window – and then to go outside and be, well, a bit clown-like. What the Sensor Mirror has is LEDs that can change colour temperature so that your inside face is ready for the outside. But it’s the contextawareness that’s really interesting. Yay! Go context. The Sensor Mirror has Wi-Fi and Bluetooth. It syncs to a phone app that has colour temperature presets for a number of scenes,

and it can also talk to a Nest Cam, taking the camera’s outside view as a reference. Even geekier, it will work with If This Then That (IFTTT) recipes so that the LEDs change colour according to your calendar plans or weather forecast. And (in the US for now, but here shortly) you can control all of this using your voice, via Amazon’s Alexa smarthome speaker – so you don’t even have put down your blusher brush.


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DECIPHER ALLOW ME TO EXPLAIN…

#14 THE GUN EMOJI Rob Leedham, Editor

You’ve lost that contextual hearing

B&O BEOPLAY H5

Yeah, you’re listening to music. Everyone gets that. But in what context are you listening to it? That’s the question that B&O’s new wireless H5 earphones want to ask you, via the associated app. Are you sitting in a quiet place, or are you in the sweat and brimstone of a gym? Because those variables might change the optimum dynamics, and the app has presets for a load of scenarios. Or you can create your own. Don’t mess around for too long, though: the cute little 50mAh batteries in each Bluetooth earbud give you at most five hours of play time before you’ll need to slot them into the magnetic charging case. £199 / beoplay.com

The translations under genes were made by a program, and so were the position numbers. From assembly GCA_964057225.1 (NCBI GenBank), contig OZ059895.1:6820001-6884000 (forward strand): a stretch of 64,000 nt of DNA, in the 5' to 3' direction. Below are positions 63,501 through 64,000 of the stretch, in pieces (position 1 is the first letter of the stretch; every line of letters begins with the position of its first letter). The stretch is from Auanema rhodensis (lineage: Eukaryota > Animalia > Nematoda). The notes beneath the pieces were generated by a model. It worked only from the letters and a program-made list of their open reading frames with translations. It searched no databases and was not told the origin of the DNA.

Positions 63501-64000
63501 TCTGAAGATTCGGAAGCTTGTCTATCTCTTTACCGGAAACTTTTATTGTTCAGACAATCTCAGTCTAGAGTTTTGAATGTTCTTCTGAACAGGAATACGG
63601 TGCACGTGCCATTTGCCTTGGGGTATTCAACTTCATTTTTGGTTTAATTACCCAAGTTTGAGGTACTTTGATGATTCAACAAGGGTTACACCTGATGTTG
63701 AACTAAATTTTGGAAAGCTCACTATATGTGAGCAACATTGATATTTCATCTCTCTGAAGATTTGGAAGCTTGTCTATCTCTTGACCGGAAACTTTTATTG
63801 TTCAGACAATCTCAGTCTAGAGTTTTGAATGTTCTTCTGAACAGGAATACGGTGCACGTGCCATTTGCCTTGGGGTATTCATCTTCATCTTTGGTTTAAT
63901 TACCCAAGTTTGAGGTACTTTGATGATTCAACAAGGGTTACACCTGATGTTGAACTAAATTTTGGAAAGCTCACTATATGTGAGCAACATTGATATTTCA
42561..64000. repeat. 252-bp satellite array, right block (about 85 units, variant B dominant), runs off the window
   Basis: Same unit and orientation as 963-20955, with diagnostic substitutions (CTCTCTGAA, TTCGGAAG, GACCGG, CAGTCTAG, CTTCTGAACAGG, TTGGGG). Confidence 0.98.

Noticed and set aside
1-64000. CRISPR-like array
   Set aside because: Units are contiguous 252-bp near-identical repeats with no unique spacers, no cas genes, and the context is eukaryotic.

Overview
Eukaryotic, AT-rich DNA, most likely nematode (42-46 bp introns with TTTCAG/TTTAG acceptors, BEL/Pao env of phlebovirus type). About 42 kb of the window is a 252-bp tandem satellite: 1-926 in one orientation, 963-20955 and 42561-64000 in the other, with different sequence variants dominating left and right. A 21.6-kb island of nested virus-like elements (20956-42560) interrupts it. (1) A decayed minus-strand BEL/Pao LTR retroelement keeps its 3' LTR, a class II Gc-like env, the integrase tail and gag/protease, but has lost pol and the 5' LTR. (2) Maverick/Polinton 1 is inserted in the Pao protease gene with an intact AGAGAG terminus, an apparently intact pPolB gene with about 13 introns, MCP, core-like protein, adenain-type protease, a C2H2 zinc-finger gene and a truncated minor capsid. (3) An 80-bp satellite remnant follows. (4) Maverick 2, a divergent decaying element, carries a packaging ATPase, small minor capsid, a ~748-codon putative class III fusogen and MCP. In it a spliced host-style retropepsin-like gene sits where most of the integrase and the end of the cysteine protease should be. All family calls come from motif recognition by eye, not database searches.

WTF? Many hi-fi tricks in one clever box

It’s a question as old as time: what’s in an emoji? According to the latest controversy over a cartoon gun, a lot indeed. At the root of this kerfuffle is Apple’s decision to change the design of its revolver emoji to that of a water pistol, dramatically altering the context it can be used in. Basically, it’s a free speech issue – and you know how the internet gets worked up over those. Some (mainly American) people are annoyed that they can’t proclaim their Second Amendment rights quite as vociferously on Instagram as they did before. Others think the move will end up suppressing conversation about firearms-related deaths. There were a whopping 372 mass shootings in the US in 2015, so gun ownership is set to be one of the central themes of November’s presidential election. If you’ve already gone off in a huff of righteous indignation at this ‘censorship’,